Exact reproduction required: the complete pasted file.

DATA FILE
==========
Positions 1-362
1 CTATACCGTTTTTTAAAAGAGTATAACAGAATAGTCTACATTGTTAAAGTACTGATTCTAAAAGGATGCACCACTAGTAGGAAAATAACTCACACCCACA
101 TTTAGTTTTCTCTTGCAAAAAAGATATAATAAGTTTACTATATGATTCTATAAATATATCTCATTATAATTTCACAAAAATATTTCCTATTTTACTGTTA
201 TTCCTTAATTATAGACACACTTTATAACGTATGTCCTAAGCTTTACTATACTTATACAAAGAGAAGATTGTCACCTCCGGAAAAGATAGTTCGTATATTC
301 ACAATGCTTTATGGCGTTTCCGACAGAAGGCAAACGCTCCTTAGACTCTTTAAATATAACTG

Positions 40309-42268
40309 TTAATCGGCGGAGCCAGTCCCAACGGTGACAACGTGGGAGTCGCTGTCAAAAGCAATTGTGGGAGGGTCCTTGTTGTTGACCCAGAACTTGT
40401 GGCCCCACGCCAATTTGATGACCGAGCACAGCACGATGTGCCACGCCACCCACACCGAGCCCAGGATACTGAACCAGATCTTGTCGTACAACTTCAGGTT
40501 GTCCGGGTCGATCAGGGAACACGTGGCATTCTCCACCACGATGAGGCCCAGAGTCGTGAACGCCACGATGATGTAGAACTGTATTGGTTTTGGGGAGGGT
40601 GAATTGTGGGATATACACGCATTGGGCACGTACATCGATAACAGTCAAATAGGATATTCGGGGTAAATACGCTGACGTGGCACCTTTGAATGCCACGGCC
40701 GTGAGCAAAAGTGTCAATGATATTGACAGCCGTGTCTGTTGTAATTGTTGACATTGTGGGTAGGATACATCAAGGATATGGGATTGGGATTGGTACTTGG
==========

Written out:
Positions 1-362
1 CTATACCGTTTTTTAAAAGAGTATAACAGAATAGTCTACATTGTTAAAGTACTGATTCTAAAAGGATGCACCACTAGTAGGAAAATAACTCACACCCACA
101 TTTAGTTTTCTCTTGCAAAAAAGATATAATAAGTTTACTATATGATTCTATAAATATATCTCATTATAATTTCACAAAAATATTTCCTATTTTACTGTTA
201 TTCCTTAATTATAGACACACTTTATAACGTATGTCCTAAGCTTTACTATACTTATACAAAGAGAAGATTGTCACCTCCGGAAAAGATAGTTCGTATATTC
301 ACAATGCTTTATGGCGTTTCCGACAGAAGGCAAACGCTCCTTAGACTCTTTAAATATAACTG

Positions 40309-42268
40309 TTAATCGGCGGAGCCAGTCCCAACGGTGACAACGTGGGAGTCGCTGTCAAAAGCAATTGTGGGAGGGTCCTTGTTGTTGACCCAGAACTTGT
40401 GGCCCCACGCCAATTTGATGACCGAGCACAGCACGATGTGCCACGCCACCCACACCGAGCCCAGGATACTGAACCAGATCTTGTCGTACAACTTCAGGTT
40501 GTCCGGGTCGATCAGGGAACACGTGGCATTCTCCACCACGATGAGGCCCAGAGTCGTGAACGCCACGATGATGTAGAACTGTATTGGTTTTGGGGAGGGT
40601 GAATTGTGGGATATACACGCATTGGGCACGTACATCGATAACAGTCAAATAGGATATTCGGGGTAAATACGCTGACGTGGCACCTTTGAATGCCACGGCC
40701 GTGAGCAAAAGTGTCAATGATATTGACAGCCGTGTCTGTTGTAATTGTTGACATTGTGGGTAGGATACATCAAGGATATGGGATTGGGATTGGTACTTGG